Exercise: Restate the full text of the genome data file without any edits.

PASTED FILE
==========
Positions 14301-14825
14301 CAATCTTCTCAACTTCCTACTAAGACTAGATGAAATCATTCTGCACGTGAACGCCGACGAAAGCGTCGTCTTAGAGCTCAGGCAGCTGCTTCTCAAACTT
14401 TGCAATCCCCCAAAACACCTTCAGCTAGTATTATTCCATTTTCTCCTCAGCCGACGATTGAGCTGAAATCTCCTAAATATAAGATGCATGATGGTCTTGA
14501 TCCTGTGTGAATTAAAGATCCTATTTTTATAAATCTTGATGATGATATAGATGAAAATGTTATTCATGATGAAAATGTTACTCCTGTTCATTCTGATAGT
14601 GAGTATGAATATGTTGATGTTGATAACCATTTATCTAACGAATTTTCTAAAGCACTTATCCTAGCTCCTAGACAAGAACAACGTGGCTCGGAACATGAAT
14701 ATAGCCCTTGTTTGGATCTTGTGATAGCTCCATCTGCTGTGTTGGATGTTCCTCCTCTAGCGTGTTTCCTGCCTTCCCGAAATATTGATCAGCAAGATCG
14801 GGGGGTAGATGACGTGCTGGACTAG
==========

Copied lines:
Positions 14301-14825
14301 CAATCTTCTCAACTTCCTACTAAGACTAGATGAAATCATTCTGCACGTGAACGCCGACGAAAGCGTCGTCTTAGAGCTCAGGCAGCTGCTTCTCAAACTT
14401 TGCAATCCCCCAAAACACCTTCAGCTAGTATTATTCCATTTTCTCCTCAGCCGACGATTGAGCTGAAATCTCCTAAATATAAGATGCATGATGGTCTTGA
14501 TCCTGTGTGAATTAAAGATCCTATTTTTATAAATCTTGATGATGATATAGATGAAAATGTTATTCATGATGAAAATGTTACTCCTGTTCATTCTGATAGT
14601 GAGTATGAATATGTTGATGTTGATAACCATTTATCTAACGAATTTTCTAAAGCACTTATCCTAGCTCCTAGACAAGAACAACGTGGCTCGGAACATGAAT
14701 ATAGCCCTTGTTTGGATCTTGTGATAGCTCCATCTGCTGTGTTGGATGTTCCTCCTCTAGCGTGTTTCCTGCCTTCCCGAAATATTGATCAGCAAGATCG
14801 GGGGGTAGATGACGTGCTGGACTAG